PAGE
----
Relentless enthusiasm, imagination and dedicated passion turned into no less than four years of designing a sofa system. What does it take to turn a simple challenge into this pragmatic, transformable new Costume sofa system that protects our planet’s resources?
Up until now there were two ways of constructing a sofa. Either it consisted of a wooden frame with a structure of belts, spring core, foam and upholstery or it was based on a metal frame with built-in suspension, which was filled with foam, covered with foam padding and upholstered.
Both variations have one thing in common: it takes a lot of effort and expense to repair them, the materials are difficult or impossible to separate and the sofa contains large quantities of foam that cannot be recycled.
Stefan Diez above
Magis collaborated with designer Stefan Diez to develop individual components of the modular sofa that aren’t permanently attached to each other. This means it can easily be dismantled, for cleaning or if new upholstery needs to be purchased.
At the heart of Costume is a body made from recycled and recyclable polyethylene produced using rotational-moulding technology from furniture and car industry waste. An insert made of pocket spring cores provides the cushioning for the seat and backrest. On top of this is a thin layer of polyurethane foam. The whole is held together by a cover made of fabric that can be fastened on using tension belts and easily removed at any time.
While modular sofas are usually designed as a construction kit featuring many different elements, Costume comes with a total of just four different elements: the actual seating module, which can be completed with a left or right armrest and an ottoman.
A connector of plastic, which is pushed into the slots on all four corners of the seat, serves to connect the pieces. Available in matching as well as in contrasting colours, it becomes an aesthetic feature. The four elements-seat, armrests and ottoman can be assembled to form numerous combinations depending on requirements and space.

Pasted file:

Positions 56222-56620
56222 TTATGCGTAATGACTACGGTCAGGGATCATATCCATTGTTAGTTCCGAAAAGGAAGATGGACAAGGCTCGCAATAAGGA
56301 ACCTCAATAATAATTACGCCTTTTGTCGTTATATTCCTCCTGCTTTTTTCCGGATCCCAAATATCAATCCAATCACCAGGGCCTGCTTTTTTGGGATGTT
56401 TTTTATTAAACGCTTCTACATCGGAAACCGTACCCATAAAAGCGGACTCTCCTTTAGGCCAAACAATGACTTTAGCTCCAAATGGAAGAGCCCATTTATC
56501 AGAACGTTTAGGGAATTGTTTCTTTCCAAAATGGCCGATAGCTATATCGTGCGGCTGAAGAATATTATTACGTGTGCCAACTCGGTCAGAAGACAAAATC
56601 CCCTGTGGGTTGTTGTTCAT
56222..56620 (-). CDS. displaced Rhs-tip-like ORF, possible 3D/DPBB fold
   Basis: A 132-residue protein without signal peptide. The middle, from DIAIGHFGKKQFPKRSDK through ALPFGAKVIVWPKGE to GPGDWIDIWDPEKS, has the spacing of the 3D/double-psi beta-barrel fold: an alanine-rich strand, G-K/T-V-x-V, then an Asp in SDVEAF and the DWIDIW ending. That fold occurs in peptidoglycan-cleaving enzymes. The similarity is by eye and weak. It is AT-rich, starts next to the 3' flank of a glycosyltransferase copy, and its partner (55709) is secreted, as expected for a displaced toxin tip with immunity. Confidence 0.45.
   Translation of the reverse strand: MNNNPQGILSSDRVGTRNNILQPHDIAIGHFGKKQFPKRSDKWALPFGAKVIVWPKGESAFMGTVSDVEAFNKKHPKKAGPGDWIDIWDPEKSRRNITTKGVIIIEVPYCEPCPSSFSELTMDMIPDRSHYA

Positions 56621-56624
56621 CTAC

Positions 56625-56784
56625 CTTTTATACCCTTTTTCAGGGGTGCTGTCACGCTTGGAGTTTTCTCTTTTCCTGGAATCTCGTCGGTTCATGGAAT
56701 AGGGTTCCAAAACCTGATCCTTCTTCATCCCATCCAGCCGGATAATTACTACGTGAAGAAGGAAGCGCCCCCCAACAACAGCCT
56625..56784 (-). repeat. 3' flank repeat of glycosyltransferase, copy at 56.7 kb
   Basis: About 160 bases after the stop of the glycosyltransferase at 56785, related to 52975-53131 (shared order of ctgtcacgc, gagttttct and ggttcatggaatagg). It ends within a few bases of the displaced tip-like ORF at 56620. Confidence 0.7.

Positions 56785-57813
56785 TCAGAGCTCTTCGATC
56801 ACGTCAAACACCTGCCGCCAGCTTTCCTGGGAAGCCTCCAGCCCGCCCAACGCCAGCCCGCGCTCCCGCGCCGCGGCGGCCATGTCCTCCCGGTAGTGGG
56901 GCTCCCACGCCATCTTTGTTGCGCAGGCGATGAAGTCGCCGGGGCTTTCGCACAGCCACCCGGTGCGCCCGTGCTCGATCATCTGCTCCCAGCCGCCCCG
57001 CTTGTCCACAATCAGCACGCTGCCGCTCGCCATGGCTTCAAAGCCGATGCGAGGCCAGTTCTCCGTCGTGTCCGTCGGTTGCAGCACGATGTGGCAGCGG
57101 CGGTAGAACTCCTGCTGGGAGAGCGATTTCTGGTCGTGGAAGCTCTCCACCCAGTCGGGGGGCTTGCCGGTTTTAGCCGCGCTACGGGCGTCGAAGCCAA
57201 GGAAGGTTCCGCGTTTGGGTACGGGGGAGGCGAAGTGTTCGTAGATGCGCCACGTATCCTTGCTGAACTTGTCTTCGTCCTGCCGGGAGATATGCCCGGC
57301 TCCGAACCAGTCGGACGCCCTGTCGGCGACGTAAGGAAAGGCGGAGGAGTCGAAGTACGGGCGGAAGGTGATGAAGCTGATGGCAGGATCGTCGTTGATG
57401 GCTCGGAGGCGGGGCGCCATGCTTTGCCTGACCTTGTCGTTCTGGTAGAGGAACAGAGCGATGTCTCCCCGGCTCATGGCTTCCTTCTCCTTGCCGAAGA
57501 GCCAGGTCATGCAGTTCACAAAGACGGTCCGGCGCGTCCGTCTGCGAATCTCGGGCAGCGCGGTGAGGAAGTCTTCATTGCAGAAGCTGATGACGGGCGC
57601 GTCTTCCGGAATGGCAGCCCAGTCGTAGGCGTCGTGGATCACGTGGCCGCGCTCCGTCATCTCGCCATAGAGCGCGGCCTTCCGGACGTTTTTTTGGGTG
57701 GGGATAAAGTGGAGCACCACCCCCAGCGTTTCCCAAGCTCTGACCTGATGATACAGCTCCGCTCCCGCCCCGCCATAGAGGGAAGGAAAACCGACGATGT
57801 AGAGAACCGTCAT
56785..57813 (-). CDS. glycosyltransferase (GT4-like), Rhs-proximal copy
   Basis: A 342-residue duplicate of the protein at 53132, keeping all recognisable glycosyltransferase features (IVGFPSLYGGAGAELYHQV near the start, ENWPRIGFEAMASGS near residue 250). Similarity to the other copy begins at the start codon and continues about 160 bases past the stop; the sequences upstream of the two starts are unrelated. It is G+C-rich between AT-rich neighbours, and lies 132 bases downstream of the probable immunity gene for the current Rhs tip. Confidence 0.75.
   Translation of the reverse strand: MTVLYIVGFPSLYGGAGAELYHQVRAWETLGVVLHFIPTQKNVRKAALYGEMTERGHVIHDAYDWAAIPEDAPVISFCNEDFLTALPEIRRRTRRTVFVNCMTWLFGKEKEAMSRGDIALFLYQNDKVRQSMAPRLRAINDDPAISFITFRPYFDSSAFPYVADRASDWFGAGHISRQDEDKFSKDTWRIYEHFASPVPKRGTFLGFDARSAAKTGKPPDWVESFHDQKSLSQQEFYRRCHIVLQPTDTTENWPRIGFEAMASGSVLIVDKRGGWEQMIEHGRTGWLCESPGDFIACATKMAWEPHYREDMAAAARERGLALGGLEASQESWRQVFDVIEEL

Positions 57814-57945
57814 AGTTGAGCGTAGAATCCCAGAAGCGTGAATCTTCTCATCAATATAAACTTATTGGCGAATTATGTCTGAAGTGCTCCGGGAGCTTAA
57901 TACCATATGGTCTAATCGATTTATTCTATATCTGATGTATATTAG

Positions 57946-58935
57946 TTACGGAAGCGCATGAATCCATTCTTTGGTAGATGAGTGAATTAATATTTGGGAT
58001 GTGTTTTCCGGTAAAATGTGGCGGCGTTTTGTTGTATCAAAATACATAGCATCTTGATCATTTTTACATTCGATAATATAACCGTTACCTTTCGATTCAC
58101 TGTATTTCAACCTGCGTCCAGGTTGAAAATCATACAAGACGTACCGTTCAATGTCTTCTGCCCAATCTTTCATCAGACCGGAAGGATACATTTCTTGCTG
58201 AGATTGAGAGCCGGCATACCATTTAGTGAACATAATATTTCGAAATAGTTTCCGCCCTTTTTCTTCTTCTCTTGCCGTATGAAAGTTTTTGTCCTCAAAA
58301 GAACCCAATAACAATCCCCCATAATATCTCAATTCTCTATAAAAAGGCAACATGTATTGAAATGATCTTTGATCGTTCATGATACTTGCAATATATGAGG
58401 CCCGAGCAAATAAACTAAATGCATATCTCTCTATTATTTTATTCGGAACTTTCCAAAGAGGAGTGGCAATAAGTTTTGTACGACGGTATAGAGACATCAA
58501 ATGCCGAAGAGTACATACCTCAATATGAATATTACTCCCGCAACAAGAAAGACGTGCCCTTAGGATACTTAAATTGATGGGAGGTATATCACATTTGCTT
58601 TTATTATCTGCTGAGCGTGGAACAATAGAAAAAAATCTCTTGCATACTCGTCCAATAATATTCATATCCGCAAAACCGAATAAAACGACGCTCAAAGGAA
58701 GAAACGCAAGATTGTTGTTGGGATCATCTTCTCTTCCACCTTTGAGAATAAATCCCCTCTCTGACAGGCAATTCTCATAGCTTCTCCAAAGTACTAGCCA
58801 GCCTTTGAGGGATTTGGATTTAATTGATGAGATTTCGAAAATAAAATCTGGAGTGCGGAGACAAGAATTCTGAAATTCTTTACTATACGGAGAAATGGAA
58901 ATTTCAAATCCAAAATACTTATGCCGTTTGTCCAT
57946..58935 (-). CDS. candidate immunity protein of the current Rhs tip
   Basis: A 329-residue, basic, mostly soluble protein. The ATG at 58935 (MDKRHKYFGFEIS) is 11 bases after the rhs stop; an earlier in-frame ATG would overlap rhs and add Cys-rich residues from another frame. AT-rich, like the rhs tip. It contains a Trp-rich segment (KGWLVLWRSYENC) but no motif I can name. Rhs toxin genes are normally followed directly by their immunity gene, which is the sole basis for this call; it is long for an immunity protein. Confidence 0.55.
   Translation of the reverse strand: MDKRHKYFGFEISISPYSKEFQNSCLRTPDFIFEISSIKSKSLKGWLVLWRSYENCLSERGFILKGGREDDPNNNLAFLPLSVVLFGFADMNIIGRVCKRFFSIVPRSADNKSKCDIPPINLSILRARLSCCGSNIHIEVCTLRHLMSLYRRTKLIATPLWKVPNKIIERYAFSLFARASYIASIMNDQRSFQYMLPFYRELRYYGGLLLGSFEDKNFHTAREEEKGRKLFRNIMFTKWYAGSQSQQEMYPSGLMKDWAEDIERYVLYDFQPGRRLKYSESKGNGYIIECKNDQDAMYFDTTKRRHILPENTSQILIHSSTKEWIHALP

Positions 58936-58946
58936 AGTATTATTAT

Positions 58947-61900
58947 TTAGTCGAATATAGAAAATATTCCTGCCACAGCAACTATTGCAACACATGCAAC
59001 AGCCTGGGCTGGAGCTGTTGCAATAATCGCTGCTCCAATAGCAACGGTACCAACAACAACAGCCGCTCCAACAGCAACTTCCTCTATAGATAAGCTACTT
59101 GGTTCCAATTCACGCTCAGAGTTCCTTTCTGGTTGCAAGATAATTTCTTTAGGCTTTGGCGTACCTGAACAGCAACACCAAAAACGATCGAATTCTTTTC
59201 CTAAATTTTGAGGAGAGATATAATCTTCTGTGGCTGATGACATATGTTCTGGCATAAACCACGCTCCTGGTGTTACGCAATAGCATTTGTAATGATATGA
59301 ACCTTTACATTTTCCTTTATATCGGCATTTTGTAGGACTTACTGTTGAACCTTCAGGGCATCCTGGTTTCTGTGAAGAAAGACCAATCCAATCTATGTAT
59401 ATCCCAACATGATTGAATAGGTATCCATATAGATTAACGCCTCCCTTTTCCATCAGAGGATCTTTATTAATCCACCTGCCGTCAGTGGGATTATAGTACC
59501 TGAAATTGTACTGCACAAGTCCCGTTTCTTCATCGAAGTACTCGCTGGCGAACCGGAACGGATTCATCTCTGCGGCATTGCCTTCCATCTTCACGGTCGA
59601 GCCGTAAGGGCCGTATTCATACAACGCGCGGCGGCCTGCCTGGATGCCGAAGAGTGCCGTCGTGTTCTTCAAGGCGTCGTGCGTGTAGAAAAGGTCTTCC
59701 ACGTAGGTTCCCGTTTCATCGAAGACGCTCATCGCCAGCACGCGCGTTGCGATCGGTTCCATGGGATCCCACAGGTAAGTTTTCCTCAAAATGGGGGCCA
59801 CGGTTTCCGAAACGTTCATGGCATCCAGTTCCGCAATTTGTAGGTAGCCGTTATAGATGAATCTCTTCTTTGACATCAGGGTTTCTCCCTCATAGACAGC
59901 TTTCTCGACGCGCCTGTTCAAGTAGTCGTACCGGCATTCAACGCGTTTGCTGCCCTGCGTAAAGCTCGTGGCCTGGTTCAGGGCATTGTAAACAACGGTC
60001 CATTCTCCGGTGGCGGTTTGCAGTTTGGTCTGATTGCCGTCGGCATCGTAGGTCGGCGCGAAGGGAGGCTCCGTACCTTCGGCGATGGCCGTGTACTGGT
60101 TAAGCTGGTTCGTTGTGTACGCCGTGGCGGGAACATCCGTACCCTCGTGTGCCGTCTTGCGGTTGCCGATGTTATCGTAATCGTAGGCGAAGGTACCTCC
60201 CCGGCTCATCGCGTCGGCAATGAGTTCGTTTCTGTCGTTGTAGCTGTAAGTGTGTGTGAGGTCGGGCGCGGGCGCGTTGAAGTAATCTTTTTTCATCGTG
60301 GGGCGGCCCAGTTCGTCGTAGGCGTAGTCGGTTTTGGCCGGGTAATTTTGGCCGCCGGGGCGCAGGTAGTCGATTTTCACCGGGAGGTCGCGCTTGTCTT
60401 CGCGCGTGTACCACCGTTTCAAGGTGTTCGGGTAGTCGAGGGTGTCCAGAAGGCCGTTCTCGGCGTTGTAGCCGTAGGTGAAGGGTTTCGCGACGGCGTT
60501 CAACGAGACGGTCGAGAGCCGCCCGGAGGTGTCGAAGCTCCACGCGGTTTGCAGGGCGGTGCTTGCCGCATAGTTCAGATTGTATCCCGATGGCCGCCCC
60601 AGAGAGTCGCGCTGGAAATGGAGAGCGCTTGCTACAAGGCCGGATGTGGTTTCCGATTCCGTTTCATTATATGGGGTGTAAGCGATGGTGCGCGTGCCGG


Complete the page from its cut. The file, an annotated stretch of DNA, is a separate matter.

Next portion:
And if circumstances change, for example moving house, the elements can simply be regrouped and extended using individual parts so that the sofa can fit in with the new living environment.
The system uses much less foam in manufacturing than conventional sofas – most of the materials are easily recyclable. This concept allows Costume to live up to Magis’ claim to develop products that use materials in a responsible way. However, for his first project for Magis, designer Stefan Diez not only redesigned the construction of the structure, he also optimised the sofa system concept.
habitat: How important is the system approach to you?
Stefan Diez: Systems are something like an alphabet. For me, it’s not so much about providing ready-made answers, but about building bricks with which you can formulate words, sentences and stories. Systems are not static and can always be reinterpreted. The individual building units can be further developed and improved separately. I see an interesting logic behind this, which fully exploits the potential of industrial production and industrial design.
A sofa has to withstand a lot, especially in families. The fact that the core of the sofa can be easily separated from its cover is not only an advantage for the user, by the way because sofas only become recyclable through their modular construction.
We make the sofa bodies from recycled plastic! That’s entirely in the spirit of the circular economy. At the moment, industrial waste is recycled for the production of the sofa bodies. In the near future, Magis will also have old packaging shredded and processed to make new Costume elements.
h: How would you describe your co-operation with Magis?
SD: A project is always a journey together. Magis understands like few others in the industry how to make the journey itself the goal and to skilfully steer the view between details and perspective.
h: How would you describe your studio’s work?
SD: We prefer to get involved in projects where the result is unpredictable. We believe that the way to innovative solutions is through technical know-how, the right instinct and a lot of experimentation. The results may be complex, but never complicated.